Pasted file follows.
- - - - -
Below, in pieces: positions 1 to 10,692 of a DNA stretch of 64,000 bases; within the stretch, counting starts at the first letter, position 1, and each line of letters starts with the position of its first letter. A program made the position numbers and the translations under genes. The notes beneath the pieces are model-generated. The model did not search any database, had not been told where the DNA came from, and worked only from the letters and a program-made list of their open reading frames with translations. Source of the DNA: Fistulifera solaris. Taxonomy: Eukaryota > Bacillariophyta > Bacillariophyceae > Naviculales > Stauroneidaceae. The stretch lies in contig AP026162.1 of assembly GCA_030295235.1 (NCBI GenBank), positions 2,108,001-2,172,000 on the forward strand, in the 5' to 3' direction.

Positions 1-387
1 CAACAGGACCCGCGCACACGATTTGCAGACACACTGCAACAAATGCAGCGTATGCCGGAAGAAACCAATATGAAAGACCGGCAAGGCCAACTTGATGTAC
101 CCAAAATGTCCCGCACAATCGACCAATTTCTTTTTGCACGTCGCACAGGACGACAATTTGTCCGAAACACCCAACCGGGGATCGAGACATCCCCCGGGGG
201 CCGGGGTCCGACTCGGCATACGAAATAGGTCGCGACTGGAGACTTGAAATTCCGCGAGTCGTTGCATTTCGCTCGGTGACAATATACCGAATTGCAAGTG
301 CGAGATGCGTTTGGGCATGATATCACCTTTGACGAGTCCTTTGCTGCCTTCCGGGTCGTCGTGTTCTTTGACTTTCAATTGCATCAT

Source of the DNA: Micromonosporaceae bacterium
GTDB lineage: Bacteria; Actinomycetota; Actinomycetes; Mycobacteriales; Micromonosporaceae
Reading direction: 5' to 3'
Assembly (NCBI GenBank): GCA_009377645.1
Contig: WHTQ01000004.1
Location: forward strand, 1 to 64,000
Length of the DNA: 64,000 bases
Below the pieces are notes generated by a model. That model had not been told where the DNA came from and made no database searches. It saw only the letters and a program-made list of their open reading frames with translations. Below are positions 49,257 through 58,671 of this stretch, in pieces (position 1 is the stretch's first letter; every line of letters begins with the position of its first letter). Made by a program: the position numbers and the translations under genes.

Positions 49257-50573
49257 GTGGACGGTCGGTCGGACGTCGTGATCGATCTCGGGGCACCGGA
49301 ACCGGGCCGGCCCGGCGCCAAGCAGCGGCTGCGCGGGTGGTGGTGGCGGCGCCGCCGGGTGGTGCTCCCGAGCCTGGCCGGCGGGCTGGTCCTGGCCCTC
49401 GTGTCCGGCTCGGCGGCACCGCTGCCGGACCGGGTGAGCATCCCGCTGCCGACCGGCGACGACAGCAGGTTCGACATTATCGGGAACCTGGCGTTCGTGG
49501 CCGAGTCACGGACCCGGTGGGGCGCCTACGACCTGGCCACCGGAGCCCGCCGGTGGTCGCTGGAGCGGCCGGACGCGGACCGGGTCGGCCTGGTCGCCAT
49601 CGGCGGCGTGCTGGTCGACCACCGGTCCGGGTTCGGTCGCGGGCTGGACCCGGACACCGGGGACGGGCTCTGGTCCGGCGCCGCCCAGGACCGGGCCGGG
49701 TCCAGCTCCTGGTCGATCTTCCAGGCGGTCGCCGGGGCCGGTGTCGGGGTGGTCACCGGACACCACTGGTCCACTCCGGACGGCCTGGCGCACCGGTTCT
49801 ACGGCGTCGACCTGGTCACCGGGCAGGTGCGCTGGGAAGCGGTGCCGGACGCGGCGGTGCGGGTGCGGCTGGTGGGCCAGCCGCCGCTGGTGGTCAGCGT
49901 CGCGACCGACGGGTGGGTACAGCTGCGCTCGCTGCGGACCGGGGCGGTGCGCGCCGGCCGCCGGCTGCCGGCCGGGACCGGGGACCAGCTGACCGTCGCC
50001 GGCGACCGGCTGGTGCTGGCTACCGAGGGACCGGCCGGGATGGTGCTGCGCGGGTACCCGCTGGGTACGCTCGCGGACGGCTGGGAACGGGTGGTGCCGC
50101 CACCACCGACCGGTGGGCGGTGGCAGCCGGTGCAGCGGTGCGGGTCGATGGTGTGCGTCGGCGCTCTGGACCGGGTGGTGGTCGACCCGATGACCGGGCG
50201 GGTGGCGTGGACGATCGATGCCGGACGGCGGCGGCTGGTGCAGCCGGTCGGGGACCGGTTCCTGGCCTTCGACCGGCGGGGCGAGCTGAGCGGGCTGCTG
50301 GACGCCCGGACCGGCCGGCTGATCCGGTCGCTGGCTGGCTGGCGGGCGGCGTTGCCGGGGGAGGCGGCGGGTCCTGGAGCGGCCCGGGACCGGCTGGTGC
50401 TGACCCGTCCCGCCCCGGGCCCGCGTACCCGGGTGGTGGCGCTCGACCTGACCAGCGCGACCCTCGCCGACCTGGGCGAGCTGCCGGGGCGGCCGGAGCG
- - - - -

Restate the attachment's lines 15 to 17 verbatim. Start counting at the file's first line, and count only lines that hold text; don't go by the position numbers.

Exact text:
Positions 49257-50573
49257 GTGGACGGTCGGTCGGACGTCGTGATCGATCTCGGGGCACCGGA
49301 ACCGGGCCGGCCCGGCGCCAAGCAGCGGCTGCGCGGGTGGTGGTGGCGGCGCCGCCGGGTGGTGCTCCCGAGCCTGGCCGGCGGGCTGGTCCTGGCCCTC